New Research Published on MUA’s Response to Community Needs During the COVID19 Pandemic
MUA leaders and staff have co-authored an article together with researchers Kathleen Coll of USF and Alison Cohen of UCSF which was recently published in the Journal of Social Sciences. The article grew out of a multifaceted three-year community-led participatory research study involving members, staff, academics and graduate students, with project management support from former MUA Co-Director Andrea Lee.
This project is, in part, an outgrowth of Lead Local, a research collaborative that was founded to analyze the relationship between community health and grassroots power-building.
Below is the abstract (a brief summary) of the journal article. You can access the full article here.
It’s a Matter of Trust: How Thirty Years of History Prepared a Community-Based Organization to Respond to the COVID-19 Pandemic
Published July 25, 2023 in the Journal of Social Sciences
Authors: Kathleen Marie Coll, Juana Flores, María Jiménez, Nathalie López, Andrea Lauren Lee, Maria Carrillo, Laura Camberos, Ana Díaz, Enma Delgado, Hortencia Muñoz, Sylvia López, Veronica Nieto, Mirna Ruiz, Taina B. Quiles and Alison K. Cohen
The COVID-19 pandemic drew public attention to the essential work and vulnerability of low-income Latina immigrants. Less recognized were the ways immigrant community organizations mobilized under exceptional conditions to provide immediate support to their communities while continuing to work toward durable systematic change. This paper analyzes the approach of Mujeres Unidas y Activas (MUA) in the San Francisco Bay Area. Over three decades, MUA developed an organizing model that builds transformative relationships among peers and provides direct services and leadership development for civic engagement. MUA has a long history of research collaborations and self-study aligned with critical community-engaged research methods and values. In 2019, MUA formed a research team of its leaders and academics to analyze the impact of their model. Since data collection occurred between March 2020 and December 2022, the research also documented the organization’s response to COVID-19. This paper argues that specific organizational values and practices of liderazgo, apoyo, and confianza (leadership, support, and trust) proved to be particularly powerful resources for sustaining individuals and community work through the pandemic, enabling women who have experienced multiple forms of structural violence to perceive themselves as capable of healing themselves and their communities while working to address root causes of trauma and inequity.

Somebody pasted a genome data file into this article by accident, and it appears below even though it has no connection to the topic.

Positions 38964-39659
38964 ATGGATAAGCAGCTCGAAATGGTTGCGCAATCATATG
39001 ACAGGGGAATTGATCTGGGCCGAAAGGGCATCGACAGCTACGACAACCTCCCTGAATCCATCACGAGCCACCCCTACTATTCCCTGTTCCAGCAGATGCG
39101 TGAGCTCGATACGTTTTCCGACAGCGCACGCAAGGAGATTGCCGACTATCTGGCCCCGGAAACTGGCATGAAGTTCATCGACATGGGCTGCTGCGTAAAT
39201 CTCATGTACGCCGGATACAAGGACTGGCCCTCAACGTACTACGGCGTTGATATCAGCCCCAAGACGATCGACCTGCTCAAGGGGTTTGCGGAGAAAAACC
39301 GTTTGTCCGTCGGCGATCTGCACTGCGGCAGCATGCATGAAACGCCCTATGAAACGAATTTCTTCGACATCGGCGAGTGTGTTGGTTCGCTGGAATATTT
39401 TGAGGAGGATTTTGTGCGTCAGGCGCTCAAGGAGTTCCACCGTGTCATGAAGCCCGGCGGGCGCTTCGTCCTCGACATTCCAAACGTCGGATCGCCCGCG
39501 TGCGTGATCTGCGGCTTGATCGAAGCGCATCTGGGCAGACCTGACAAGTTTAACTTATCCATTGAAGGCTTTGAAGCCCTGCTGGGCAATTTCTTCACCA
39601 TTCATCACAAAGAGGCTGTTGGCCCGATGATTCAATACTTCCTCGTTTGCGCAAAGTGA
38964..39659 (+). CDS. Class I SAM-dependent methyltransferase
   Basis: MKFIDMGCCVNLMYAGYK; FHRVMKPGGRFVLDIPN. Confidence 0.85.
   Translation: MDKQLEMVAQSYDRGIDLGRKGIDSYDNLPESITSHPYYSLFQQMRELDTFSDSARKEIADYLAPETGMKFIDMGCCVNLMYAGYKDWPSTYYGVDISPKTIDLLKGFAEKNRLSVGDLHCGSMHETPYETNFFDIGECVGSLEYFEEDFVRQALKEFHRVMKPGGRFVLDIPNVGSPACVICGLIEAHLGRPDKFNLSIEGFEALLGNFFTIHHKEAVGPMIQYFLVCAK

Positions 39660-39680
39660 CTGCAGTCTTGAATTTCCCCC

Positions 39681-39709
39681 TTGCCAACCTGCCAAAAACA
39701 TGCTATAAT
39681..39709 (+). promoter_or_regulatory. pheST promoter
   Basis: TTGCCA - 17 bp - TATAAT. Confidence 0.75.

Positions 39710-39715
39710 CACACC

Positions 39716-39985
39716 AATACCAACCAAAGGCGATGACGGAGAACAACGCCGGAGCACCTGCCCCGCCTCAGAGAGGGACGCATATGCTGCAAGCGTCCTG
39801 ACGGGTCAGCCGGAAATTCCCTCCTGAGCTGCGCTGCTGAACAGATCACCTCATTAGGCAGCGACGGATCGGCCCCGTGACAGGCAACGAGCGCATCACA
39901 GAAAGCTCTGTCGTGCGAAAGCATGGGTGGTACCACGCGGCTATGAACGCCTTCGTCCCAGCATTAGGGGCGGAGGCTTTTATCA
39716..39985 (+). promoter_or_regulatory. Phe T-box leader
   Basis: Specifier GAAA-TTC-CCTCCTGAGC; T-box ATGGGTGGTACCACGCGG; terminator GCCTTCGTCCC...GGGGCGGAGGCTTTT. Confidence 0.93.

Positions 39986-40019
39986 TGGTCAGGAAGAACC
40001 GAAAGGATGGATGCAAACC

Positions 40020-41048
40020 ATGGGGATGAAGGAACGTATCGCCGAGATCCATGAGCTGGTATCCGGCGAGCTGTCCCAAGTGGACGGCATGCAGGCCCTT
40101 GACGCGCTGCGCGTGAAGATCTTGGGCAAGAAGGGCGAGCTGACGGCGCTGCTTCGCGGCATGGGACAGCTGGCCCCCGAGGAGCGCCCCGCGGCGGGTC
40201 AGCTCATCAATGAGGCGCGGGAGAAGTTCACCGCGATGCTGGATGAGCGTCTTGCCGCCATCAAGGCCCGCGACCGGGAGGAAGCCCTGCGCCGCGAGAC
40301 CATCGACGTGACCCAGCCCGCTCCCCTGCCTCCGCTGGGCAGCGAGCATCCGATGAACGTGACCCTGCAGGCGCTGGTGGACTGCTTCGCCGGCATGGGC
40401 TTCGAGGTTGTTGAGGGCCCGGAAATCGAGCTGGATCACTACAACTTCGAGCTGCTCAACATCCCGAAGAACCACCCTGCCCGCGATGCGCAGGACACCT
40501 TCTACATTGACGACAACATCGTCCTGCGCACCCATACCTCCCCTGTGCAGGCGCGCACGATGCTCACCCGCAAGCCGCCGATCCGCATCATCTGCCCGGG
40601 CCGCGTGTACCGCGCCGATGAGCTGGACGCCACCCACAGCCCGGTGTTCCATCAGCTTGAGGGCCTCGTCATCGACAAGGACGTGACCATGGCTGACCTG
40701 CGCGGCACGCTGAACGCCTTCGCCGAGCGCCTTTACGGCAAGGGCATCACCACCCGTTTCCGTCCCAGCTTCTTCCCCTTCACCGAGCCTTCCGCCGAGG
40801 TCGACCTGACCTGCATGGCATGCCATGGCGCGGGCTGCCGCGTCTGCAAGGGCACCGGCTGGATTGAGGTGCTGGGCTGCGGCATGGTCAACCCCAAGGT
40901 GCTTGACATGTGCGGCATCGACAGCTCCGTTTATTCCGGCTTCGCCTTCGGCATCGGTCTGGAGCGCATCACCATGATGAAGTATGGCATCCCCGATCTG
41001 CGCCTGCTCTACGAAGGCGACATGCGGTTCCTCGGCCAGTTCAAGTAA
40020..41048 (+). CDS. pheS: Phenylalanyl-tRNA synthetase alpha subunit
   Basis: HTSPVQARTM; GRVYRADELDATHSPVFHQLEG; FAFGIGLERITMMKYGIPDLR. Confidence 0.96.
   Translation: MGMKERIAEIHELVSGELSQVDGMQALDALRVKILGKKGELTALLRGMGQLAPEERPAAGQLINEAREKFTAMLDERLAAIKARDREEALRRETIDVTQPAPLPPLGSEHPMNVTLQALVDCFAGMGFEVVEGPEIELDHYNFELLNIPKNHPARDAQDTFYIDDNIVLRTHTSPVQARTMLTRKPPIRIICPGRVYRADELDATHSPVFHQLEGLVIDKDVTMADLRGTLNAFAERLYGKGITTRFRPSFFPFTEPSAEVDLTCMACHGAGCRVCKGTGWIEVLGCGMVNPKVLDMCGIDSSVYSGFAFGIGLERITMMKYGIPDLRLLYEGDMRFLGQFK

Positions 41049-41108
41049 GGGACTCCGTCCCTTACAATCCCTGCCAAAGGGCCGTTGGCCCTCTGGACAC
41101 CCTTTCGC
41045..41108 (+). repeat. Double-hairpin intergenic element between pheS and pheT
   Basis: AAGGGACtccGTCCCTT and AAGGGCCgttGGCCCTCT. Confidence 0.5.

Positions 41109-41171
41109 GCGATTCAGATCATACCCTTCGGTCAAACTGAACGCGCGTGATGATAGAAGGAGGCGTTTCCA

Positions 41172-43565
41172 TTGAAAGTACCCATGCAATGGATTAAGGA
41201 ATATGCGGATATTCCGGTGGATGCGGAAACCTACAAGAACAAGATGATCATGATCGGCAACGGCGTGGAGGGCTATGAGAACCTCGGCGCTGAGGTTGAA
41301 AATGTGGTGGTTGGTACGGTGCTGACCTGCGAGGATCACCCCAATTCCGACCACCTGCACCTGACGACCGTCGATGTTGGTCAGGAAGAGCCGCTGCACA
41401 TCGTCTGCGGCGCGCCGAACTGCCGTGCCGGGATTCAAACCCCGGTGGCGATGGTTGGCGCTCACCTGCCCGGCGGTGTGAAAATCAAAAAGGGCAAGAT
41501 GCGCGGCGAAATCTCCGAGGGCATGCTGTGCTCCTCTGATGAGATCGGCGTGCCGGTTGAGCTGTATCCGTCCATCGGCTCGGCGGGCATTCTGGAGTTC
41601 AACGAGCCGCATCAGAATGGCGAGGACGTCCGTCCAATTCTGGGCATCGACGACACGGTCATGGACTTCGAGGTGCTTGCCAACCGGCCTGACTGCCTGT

We are grateful to all of the staff, members, allies, and funders who made this project possible.
Communications Coordinator at MUAView All Posts by Jenni Martinez